Sullivan yesterday also declined to rule on a request by defense lawyers to have the jury hear some recordings of telephone calls made by Tortora at the behest of the Federal Bureau of Investigation.
Assistant U.S. Attorney Antonia Apps yesterday urged Sullivan to exclude the calls, saying they were “hearsay” and contained incriminating and false statements that could confuse jurors and prejudice the panel against the government’s case.
The recordings include a Dec. 1, 2010, call Tortora made under the FBI’s direction to another co-defendant, Whittier Trust Co. fund manager Danny Kuo, after federal agents raided Diamondback and three other hedge funds a week earlier.
The U.S. said the purpose of the call was to have Tortora, who was secretly cooperating with the FBI, elicit incriminating statements from Kuo.
“Members of the jury may object to the notion that the FBI is recording individuals without telling them, or that cooperating witnesses engaged in deceptive behavior at the direction of the FBI, even though these are entirely permissible law enforcement techniques,” the prosecutors said in a filing on Oct. 22.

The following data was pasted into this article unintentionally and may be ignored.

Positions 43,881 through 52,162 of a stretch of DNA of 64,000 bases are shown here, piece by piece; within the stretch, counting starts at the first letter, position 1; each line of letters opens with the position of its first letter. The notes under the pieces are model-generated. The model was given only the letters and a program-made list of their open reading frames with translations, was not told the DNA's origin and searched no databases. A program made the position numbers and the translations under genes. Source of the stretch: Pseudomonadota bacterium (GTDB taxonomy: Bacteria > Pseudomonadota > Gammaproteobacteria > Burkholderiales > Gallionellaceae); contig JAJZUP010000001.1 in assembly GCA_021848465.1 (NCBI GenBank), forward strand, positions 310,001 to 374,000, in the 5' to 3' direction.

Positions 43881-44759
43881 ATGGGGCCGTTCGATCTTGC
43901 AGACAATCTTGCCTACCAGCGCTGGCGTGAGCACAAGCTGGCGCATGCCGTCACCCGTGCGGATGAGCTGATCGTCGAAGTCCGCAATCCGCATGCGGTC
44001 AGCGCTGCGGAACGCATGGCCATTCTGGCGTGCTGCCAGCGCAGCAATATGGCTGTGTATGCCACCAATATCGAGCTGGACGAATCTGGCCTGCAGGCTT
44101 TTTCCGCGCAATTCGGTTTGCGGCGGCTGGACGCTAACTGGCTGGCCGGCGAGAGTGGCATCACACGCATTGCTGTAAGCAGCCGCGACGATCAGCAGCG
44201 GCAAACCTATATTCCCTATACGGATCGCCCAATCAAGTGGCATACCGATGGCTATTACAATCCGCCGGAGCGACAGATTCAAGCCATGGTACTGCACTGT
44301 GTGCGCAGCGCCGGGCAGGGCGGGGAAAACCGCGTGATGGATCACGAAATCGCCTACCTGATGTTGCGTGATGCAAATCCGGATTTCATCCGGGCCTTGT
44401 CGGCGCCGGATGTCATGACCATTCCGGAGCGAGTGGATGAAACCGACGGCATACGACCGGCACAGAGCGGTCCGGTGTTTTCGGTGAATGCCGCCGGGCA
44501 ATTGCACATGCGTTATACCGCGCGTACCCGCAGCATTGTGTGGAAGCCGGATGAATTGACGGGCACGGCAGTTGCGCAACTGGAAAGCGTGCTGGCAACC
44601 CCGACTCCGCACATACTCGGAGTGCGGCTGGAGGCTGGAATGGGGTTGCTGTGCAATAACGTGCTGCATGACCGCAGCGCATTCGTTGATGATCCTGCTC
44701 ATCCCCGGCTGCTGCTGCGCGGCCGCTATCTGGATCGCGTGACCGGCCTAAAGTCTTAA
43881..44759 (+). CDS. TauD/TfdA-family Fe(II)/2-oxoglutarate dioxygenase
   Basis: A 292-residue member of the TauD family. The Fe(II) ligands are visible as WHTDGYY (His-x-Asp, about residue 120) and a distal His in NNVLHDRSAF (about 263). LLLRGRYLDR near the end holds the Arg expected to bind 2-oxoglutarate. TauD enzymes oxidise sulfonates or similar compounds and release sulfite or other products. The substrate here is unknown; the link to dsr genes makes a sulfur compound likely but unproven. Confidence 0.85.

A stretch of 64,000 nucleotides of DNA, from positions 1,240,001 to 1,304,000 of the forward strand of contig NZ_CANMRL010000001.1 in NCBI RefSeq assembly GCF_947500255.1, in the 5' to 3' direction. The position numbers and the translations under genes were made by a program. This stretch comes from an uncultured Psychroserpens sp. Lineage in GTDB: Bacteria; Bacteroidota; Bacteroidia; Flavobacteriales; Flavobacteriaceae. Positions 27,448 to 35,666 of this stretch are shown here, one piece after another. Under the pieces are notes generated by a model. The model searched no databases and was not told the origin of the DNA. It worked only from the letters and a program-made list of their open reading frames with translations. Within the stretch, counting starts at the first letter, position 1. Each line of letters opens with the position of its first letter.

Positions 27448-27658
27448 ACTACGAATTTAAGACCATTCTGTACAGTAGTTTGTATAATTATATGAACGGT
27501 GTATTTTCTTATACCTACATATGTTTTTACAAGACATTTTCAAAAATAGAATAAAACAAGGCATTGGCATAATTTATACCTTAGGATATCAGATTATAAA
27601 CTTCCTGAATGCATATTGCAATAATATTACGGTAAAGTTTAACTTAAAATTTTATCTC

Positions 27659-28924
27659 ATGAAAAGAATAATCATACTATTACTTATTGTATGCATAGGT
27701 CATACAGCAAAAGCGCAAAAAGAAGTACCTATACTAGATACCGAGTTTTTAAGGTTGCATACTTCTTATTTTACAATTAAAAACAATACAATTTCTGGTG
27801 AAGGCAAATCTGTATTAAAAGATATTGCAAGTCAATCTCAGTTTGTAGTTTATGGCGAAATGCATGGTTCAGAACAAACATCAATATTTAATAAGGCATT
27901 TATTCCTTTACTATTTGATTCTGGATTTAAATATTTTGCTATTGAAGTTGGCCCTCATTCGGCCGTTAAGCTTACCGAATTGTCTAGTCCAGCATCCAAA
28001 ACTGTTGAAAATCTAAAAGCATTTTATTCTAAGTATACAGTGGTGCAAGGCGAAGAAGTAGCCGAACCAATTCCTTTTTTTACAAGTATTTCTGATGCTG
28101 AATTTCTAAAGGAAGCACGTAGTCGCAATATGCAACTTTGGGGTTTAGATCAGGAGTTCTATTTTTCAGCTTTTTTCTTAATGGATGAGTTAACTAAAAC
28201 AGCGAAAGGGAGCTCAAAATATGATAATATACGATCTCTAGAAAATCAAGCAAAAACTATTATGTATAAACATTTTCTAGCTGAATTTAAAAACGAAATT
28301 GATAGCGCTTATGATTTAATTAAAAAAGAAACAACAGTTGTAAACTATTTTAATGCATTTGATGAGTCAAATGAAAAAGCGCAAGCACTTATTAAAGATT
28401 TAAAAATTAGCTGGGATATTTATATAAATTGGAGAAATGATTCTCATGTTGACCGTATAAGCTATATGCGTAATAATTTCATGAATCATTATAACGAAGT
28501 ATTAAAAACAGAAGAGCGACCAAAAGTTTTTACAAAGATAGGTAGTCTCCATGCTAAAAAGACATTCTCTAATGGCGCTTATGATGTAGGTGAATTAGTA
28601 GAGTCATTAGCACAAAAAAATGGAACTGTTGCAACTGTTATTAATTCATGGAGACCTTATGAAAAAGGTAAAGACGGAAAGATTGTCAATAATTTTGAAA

The calls “were an undercover ruse set up by the FBI,” prosecutors said in the filing.
Sullivan said yesterday he was inclined to allow defense lawyers to cross-examine Tortora about any statements he may have made during the calls. The judge also said he was “skeptical” about allowing the recordings to be played during the trial.
Sullivan said he wouldn’t issue a final decision on the recordings until the trial progresses.
Tortora pleaded guilty in 2011 to passing nonpublic information to Newman and others. Kuo pleaded guilty in April, admitting he used illegal tips to trade in Dell. Six of eight people charged in the case have pleaded guilty and are cooperating with prosecutors.
“What’s happening, man?” Tortora asked during the Dec. 1, 2010, call, according to a transcript prosecutors submitted with their request.
“Dude, is your phone tapped?” Kuo replied.
“Wait, is the phone tapped?” Tortora asked, adding, “Why do you ask that?”
“Uh, because I saw on the news, on Bloomberg,” Kuo said, “that you and Todd are, uh, being investigated.”
Kuo warned Tortora during the call about talking to the U.S. and implicating others, including Newman.